What do I Eat?
Wondering where I get my iron? I get it from food! To be more specific, I’m talking about beans, lentils, potatoes, tofu, molasses, potatoes (oh did I say that already?), quinoa, tahini, nuts, seeds, fruits, veggies, etc.
Yet my favorite source by far is chocolate! The Trader Joe’s dark chocolate bars contain 35% of the recommended daily allowance (RDA) in a single serving. Overachievers! Eating one of those chocolate bars a day provides me 1/3 of what I need. I will neither confirm nor deny that I sometimes eat two bars a day… leaving just 30% to find in all the other sources, which is cake. Incidentally, cake also contains iron (it’s in flour, baking powder, etc.). Note: I’m not encouraging anyone to eat two chocolate bars a day. They are high in sugar, so that would be terrible advice.
Your body absorbs iron better when it’s eaten with vitamin C. I love eating chocolate with red wine. I like to believe wine contains vitamin C (okay, you’re right… it doesn’t, but it does contain iron). Good thing strawberries, which are full of vitamin C, are also a perfect complement to chocolate!
Pairing Iron Rich and Vitamin C Rich Foods
Perhaps I’m focusing too much on chocolate (I can’t help it). Here are a few other combinations of iron and vitamin C that you might want to try:
- Veggies such as broccoli (which are an excellent source of vitamin C and even contain 3% RDA of iron in one cup) are naturally eaten with foods such as quinoa, legumes, beans, and tofu.
- Pancakes contain iron… strawberries contain vitamin C. Need I say more? Okay, I will. Strawberries also contain a bit of iron! If you’re a fan of pumpkin, try pumpkin pancakes with apple slices. Alternatively, if you’re feeling like a nutritional superstar, try some quinoa blueberry pancakes.
- Hummus, which generally contains both chickpeas and tahini (both sources of iron) goes great with veggies, such as cauliflower. One cup of cauliflower packs 85% of your recommended vitamin C… and you guessed it – they also contain 2% of the RDA of iron. Noticing a trend?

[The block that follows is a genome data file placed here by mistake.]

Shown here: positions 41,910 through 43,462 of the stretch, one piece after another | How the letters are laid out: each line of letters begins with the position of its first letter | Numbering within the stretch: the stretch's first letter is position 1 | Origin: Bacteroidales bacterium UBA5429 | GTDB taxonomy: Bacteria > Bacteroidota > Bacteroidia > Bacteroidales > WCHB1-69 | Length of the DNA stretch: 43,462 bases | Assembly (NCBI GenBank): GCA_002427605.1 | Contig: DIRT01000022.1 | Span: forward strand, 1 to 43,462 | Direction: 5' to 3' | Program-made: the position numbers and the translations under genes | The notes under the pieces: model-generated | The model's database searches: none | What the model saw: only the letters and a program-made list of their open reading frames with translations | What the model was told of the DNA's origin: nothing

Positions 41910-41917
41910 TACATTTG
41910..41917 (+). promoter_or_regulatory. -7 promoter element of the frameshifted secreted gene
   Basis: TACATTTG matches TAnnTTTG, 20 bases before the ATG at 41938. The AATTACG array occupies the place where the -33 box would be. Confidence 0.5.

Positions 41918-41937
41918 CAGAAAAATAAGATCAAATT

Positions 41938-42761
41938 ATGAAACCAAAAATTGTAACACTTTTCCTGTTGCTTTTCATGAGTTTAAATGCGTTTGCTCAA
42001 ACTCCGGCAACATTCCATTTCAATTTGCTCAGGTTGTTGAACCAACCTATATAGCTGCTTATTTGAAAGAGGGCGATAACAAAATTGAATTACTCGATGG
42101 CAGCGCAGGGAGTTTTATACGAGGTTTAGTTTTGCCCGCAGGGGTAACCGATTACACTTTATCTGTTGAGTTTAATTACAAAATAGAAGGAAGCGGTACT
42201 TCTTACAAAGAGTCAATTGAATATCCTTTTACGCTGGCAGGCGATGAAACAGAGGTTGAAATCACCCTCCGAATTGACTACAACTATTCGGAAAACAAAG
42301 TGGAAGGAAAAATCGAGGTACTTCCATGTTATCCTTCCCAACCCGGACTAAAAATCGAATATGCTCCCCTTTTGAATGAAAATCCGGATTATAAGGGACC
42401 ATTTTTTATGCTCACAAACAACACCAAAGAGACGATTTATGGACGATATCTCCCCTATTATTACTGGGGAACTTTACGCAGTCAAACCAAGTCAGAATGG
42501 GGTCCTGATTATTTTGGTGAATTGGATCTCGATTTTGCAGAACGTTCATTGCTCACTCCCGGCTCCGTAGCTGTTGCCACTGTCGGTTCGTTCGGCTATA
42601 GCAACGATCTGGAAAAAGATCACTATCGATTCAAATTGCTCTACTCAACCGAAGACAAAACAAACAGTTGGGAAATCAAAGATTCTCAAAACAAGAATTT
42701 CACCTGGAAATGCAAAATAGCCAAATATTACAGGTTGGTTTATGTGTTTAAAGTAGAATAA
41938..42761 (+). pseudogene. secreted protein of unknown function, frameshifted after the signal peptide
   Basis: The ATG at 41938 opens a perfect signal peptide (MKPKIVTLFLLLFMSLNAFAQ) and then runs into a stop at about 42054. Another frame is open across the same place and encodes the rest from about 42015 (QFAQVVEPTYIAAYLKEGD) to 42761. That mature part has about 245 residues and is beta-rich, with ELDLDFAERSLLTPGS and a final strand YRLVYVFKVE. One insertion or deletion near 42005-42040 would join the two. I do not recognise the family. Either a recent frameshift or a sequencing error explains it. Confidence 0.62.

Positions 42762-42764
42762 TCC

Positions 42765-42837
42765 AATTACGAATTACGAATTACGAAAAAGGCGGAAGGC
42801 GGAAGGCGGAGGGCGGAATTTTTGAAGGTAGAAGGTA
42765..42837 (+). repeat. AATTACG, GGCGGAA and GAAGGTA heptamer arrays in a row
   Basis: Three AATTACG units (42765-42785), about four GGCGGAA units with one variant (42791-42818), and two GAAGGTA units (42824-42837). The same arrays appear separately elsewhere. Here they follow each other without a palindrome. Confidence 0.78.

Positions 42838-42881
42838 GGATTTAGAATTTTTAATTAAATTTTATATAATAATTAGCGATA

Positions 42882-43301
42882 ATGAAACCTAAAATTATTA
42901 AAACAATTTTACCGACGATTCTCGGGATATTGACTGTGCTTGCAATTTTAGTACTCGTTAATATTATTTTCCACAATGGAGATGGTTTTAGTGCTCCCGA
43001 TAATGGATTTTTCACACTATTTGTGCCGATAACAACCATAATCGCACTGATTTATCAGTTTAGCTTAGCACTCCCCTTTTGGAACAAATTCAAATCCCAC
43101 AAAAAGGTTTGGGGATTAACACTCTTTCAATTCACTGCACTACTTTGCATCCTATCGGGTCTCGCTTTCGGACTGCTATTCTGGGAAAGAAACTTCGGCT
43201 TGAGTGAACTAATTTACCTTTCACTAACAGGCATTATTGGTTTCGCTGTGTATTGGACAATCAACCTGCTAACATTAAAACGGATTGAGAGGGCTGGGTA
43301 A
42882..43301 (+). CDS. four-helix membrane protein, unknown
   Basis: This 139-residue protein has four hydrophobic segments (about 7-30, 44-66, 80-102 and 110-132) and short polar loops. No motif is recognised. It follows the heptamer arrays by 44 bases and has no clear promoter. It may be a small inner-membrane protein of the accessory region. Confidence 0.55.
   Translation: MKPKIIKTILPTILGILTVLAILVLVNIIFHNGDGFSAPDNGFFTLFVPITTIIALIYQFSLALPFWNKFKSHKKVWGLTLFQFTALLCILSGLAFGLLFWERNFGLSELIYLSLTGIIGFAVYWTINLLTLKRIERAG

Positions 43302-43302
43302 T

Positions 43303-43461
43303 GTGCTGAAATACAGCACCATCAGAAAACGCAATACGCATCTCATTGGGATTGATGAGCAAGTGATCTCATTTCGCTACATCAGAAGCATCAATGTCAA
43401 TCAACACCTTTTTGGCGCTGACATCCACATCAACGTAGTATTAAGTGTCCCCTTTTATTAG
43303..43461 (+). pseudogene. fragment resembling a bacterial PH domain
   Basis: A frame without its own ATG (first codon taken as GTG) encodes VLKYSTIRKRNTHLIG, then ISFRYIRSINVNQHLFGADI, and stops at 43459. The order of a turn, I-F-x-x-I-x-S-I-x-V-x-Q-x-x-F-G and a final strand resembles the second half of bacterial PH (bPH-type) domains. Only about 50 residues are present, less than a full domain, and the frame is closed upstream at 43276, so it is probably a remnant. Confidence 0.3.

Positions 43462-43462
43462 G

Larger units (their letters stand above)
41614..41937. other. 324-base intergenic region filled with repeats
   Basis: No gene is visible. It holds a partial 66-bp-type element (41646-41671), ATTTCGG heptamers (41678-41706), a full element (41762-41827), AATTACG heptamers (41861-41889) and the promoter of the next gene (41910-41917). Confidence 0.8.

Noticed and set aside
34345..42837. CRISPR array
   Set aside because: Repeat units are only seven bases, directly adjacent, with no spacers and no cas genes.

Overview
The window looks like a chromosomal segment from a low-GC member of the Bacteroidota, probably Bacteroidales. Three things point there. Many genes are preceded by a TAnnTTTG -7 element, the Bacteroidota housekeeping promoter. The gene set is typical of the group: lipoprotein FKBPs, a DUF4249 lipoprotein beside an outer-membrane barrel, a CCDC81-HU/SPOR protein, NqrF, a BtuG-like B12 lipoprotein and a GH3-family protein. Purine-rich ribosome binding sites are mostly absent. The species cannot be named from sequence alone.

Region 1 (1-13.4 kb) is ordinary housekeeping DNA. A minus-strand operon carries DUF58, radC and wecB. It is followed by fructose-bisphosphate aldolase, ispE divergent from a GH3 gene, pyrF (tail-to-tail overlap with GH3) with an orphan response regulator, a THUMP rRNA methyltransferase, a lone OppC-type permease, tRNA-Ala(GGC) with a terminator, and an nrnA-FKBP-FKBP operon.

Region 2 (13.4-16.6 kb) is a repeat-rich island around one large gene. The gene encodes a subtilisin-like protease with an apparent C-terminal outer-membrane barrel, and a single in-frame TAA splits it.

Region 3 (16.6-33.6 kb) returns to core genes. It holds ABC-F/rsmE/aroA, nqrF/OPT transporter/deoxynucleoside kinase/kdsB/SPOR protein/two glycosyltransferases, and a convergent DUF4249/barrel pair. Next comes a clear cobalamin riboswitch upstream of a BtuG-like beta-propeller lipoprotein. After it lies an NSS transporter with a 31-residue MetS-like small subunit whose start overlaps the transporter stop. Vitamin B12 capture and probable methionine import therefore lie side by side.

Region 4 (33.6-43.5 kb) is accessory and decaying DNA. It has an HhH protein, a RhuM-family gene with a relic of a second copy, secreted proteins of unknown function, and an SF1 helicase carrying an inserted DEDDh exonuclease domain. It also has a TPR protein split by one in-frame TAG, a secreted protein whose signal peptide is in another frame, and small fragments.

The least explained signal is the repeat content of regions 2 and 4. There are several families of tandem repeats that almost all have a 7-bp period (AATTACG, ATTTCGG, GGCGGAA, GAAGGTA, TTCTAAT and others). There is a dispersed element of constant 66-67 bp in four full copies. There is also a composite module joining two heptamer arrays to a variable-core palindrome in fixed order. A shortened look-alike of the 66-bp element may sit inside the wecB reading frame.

- Potatoes have a bad reputation but it’s not their fault. The way we prepare and dress them is what makes them unhealthy. They’re actually nutritional powerhouses. One potato contains 70% of the RDA of vitamin C and 9% iron. That means you don’t even need to complement a potato; it’s already a terrific source of both (not to mention 8% protein, 18% fiber, etc… but that’s beside the point). Simply leave off the unhealthy toppings. Potatoes can also be interesting topped in a health manner. For example try a baked potato with broccoli, a light sprinkle of pink Himalayan salt, and some nutritional yeast.
- An ounce of walnuts makes a great snack and has a million health benefits (an unofficial estimate). They contain 4% of the RDA of iron. But why eat walnuts alone when you can eat them with a handful of blueberries (24% vitamin C in a cup)? Another great option for walnuts is to sprinkle them over salads.
- Speaking of nuts over salads (which I am)… almonds contain 6% of iron in an ounce and are terrific sprinkled over salads. Veggies are full of vitamin C so you can’t go wrong by choosing your favorite variety.
- A 1/2 cup serving of oatmeal (dry) packs about 7% of the RDA of iron. Toss in some sliced strawberries, blueberries, and chia seeds to start your day off right. Prefer a little more sweetness? Try roasted strawberries over your oatmeal.
- I can’t resist ending this list by mentioning chocolate once more. Though chocolate bars contain sugar and should be eaten in moderation, there is nothing stopping you from incorporating raw cacao powder into your daily regimen. Raw cacao powder is completely free of sugar and truly my favorite super food. I have even stirred it into unsweetened almond milk and drank it as is… no sugar added. But perhaps that’s a little too bitter for most people. Using a bit of fruit in a smoothie will add just enough sweetness to counter cacao’s bitter nature.
One Last Tip: Seeds
Hopefully these ideas help get you thinking of ways to combine iron and vitamin C foods together. You’re likely already doing it without thinking about it. Another way I incorporate iron into my diet is by keeping a mixture of chia seeds, hemp seeds, and ground flax seeds in my fridge and sprinkling it on nearly everything I eat. Not only does this seed blend contain iron, but it’s a terrific source of omega 3 fatty acids, protein, fiber, magnesium, and calcium. These seeds don’t have much of a flavor so you can mix them into pancakes, smoothies, top your baked potatoes with them, sprinkle over salads, oatmeal, and stir-fries… they really go well just about anywhere you can imagine.
Daily Iron Needs
Depending on your age and stage of life (assuming you’re not a newborn), you need anywhere between 7mg a day to 27mg a day of iron (pregnant women require the most). Eating a variety of mostly whole foods will help you meet your needs without much thought. Check out your individual requirements in Table 1 at this National Institutes of Health page.